Displays of fireworks are such striking events - and it's no surprise that they've captured the attention of so many photographers. Regardless of where the fireworks light up the sky, these awesome displays always place high on the "Wow!" scale.
White and Red
© Jim Miotke
All Rights Reserved
Photographing Fireworks: Tips and Techniques
But recording fireworks pictures involves planning and preparation, as well as some special shooting techniques. Not sure how to proceed? Fortunately, the subject has come up often at BetterPhoto.com. Here are some quick tips from BP shooters:
- Use a tripod and cable release.
- Arrive early in order to pick a good vantage point - one without obstructions (unless you plan to use a distinctive form as a foreground silhouette ... i.e., person, statue, etc.).
- Turn off the auto-flash - it won't help for distant subjects.
- Set focus to infinity (via Manual mode).
- Wide-angle or "normal" focal lengths are usually recommended for fireworks photography.
- It's impossible to predict things perfectly ... so plan to shoot a lot of images.
How to Shoot Fireworks: More Techniques by Charlotte Lowrie
The following was written by BP instructor Charlotte Lowrie
For those of you who are in the United States or elsewhere where fireworks will be a feature of summer activity, I thought I'd
share my tips on exposing for fireworks. Note: This technique works for fireworks at a good distance away, not for close-up shooting.
1. Mount the camera on a tripod and point the lens toward the area where the fireworks will explode.
2. Use a telephoto lens or set the lens you have to the longest telephoto zoom setting.
3. Focus the lens on infinity--the fartherest point at which the lens will focus. For setup, focus on a distant tree or rock or star.
4. Set the camera to M (Manual) mode. Then set the exposure thusly:
Shutter Speed: 1/3rd sec.
Now it's a matter of timing to catch the explosions at their peak before the smoke begins to form. Take some practice shots, and you'll soon get the hang of it. Then you can take a seat next to the camera, pressing the shutter button once in awhile as you enjoy the show!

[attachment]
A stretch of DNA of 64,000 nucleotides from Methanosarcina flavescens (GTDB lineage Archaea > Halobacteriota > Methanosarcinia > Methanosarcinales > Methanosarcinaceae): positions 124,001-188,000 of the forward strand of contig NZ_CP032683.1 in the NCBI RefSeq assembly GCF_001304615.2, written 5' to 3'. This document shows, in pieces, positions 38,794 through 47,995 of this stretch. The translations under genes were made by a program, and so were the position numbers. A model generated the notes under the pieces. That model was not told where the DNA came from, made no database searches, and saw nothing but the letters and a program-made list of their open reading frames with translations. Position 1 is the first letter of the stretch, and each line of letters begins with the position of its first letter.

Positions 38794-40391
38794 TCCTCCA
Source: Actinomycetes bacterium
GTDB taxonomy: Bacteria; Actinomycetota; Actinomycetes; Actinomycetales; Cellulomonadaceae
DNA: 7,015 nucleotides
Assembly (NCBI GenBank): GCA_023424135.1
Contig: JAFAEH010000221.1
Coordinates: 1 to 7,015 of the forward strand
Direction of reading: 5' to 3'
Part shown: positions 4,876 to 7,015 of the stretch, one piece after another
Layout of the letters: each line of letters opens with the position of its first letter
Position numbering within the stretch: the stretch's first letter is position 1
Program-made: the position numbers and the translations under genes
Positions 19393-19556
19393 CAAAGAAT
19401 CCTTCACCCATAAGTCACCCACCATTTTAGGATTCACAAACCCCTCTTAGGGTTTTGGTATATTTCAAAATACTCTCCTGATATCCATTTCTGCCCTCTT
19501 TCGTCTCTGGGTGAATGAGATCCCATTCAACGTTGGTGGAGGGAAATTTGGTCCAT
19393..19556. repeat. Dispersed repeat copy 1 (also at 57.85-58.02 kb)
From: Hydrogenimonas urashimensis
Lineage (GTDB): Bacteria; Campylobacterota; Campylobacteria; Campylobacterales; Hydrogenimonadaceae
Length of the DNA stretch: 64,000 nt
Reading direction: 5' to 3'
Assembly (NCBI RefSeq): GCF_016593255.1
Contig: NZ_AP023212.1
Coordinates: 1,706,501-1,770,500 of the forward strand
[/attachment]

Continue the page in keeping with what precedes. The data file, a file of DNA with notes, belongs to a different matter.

You can also capture multiple bursts on the same frame by setting the camera to Bulb and using a black card to cover the lens between bursts. When a burst happens that you want to capture, remove the black card from the lens for a few seconds, and then replace the black card until another burst happens. This takes some practice, but can result in great shots! It's also advisable to use a cable release, instead of pressing the shutter button with your finger.
Still More Tips for Photographing Fireworks
Type in the word "fireworks" in BetterPhoto's Search Site, and then check the QnA and photo-discussion sections. Some links to get you started:
About Author / Instructor / Photographer, Kerry Drager
The content manager and course advisor for BetterPhoto.com, Kerry Drager is also the co-author (with Jim Miotke) of two books: The BetterPhoto Guide to Creative Digital Photography (2011) and The BetterPhoto Guide to Photographing Light (2012). In addition, he teaches this online photography course at BetterPhoto: Creative Light & Composition.
Be sure to check out Kerry's Pro BetterPholio website - www.kerrydrager.com - and his instructor bio page.
Also, he is the author of Scenic Photography 101, the photographer of the photo-essay books The Golden Dream: California from Gold Rush to Statehood and California Desert , a contributor to the books BetterPhoto Basics and Daybreak 2000, and a co-photographer of Portrait of California. In addition, Kerry was profiled in the April 1994 issue of Outdoor Photographer magazine and in Vik Orenstein's 2010 book The Photographer's Market Guide to Building Your Photography Business, and his website was showcased in the January 2003 issue of Shutterbug magazine. Plus, his work has appeared in magazines, Hallmark cards and Sierra Club calendars, and in advertising campaigns for American Express and Sinar Bron Imaging.
Also see his Visual Creativity photography blog, and follow Kerry on Facebook.
Kerry lives with his wife, Mary, in the country near Sacramento, California, with their six Newfoundland dogs, four cats, two horses, and a mixed terrier.